One of the main Bitcoin memes that has popped up rather frequently over the past two years is the idea that the incentives related to Bitcoin mining are not structured properly. Securing the blockchain is the work that miners are paid for through the issuance of new bitcoins, and the incentives are supposed to be structured in a way that does not give one mining entity too much power. In a situation where a single miner or a mining pool controls a large percentage of the network hashrate, it actually becomes possible for that mining entity to cause some trouble when it comes to clearing transactions. The act of bookkeeping is what was decentralized by Bitcoin, so it’s vital for that feature to remain at the core of Bitcoin’s functionality.
The Problem of Mining Centralization
When Bitcoin’s network hashrate becomes centralized in a handful of mining pools, the validity of its decentralized nature becomes questionable. After all, Satoshi’s original intention when he created the digital currency was to create a mining system that allowed one vote per CPU. Mining has become more centralized over time, due to the proliferation of GPU mining, FPGA mining, and finally ASIC mining. This centralization has led to many new perceived threats to Bitcoin, such as a great barrier of entry for mining bitcoins and the possibility of a 51% attack.
Alternative Proof-of-Work Hashing Algorithms
In reaction to the centralization of Bitcoin mining that has taken place as a result of ASIC mining hardware, some programmers have decided to create new cryptocurrencies that use different hashing algorithms for the mining process. Bitcoin uses SHA-256 as its hashing algorithm, and any piece of mining hardware built for mining bitcoins can also be used to efficiently mine any other cryptocurrency that uses SHA-256. Litecoin, the world’s second most popular cryptocurrency, uses scrypt as its hashing algorithm. The original intention of this choice was to avoid mining centralization, but it was only a matter of time before ASIC miners were also created for scrypt functions. The main issue that blockchains that use alternative proof-of-work functions have found is that someone will always be willing to make an ASIC as soon as a cryptocurrency becomes relatively popular.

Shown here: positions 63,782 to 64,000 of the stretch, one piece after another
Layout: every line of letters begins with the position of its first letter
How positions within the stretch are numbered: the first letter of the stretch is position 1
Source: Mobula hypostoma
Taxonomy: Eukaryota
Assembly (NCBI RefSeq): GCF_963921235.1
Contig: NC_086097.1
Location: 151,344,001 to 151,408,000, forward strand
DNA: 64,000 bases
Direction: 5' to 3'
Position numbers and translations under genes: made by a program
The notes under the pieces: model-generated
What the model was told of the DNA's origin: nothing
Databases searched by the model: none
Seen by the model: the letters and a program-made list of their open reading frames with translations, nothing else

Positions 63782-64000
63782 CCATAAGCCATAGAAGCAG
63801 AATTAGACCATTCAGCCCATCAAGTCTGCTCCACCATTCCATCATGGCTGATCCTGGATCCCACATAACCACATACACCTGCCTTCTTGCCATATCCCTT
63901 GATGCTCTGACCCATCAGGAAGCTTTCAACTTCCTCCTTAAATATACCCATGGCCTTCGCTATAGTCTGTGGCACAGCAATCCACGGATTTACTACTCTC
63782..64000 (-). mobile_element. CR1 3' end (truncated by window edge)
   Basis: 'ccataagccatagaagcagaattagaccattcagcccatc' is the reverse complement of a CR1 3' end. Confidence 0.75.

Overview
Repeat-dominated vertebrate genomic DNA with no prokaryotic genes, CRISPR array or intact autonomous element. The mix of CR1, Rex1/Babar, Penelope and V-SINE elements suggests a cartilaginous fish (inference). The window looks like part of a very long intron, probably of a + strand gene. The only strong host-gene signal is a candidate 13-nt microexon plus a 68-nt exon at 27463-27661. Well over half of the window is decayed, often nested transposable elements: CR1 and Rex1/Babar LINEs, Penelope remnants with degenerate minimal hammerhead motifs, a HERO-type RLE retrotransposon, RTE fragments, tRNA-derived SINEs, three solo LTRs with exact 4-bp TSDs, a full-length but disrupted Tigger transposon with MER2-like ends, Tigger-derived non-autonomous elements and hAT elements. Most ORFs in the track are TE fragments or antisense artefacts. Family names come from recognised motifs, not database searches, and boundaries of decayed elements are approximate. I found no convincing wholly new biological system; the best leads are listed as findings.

Is This a Pressing Issue?
It would be disingenuous to say that Bitcoin mining centralization is not a problem, but the reality is this issue has been known for quite some time. Any work on preserving the decentralization of mining in Bitcoin should be applauded, but the incentive structure seems to be working well enough right now. Even in a recent case where GHash.IO was able to take control of 51% of the network hashrate, the incentive structure of Bitcoin forced them to voluntarily cut down on their share of the mining power. After all, any mining pool will not want to participate in any kind of activity that effectively lowers the value proposition of the very commodity that they are spending money to mine.